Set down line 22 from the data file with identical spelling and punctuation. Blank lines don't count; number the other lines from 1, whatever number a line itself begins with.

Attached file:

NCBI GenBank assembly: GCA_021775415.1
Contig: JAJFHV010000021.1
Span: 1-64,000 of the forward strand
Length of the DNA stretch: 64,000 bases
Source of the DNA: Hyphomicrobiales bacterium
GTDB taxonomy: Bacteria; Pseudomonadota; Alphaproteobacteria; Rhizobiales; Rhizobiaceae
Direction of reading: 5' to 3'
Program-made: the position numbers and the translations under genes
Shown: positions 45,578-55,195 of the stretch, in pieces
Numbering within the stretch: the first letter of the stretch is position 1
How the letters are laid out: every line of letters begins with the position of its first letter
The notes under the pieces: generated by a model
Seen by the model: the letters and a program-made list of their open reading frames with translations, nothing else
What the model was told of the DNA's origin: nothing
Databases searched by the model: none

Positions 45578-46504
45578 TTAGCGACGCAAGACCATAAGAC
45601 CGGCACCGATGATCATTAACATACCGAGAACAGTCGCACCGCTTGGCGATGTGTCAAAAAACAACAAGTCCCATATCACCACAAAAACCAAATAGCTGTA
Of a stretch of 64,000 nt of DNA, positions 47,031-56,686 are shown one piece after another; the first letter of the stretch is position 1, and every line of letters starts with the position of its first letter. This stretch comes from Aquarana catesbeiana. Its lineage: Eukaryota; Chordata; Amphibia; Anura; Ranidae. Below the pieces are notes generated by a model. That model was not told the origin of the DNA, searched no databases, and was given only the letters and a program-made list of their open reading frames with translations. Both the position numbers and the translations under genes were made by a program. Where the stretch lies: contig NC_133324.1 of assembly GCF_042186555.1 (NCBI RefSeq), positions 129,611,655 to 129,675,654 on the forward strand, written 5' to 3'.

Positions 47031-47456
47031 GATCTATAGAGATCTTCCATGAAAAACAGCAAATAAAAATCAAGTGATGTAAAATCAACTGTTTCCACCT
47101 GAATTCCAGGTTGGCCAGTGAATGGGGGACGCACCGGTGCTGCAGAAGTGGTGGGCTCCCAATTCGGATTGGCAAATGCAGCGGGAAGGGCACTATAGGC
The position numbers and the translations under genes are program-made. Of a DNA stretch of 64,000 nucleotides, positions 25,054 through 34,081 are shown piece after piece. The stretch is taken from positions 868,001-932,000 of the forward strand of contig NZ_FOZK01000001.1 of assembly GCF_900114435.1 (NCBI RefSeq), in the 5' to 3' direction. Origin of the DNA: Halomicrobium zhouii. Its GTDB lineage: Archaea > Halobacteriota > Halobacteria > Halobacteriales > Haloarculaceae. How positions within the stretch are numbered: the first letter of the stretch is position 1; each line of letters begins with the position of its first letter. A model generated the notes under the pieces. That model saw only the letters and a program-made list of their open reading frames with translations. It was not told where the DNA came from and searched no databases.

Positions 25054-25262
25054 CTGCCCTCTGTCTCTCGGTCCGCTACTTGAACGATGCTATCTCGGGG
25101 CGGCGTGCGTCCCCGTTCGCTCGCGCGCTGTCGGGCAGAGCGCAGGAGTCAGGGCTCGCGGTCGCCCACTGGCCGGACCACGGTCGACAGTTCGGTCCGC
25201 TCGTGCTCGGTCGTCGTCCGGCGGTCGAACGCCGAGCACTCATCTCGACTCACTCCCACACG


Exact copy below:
47101 GAATTCCAGGTTGGCCAGTGAATGGGGGACGCACCGGTGCTGCAGAAGTGGTGGGCTCCCAATTCGGATTGGCAAATGCAGCGGGAAGGGCACTATAGGC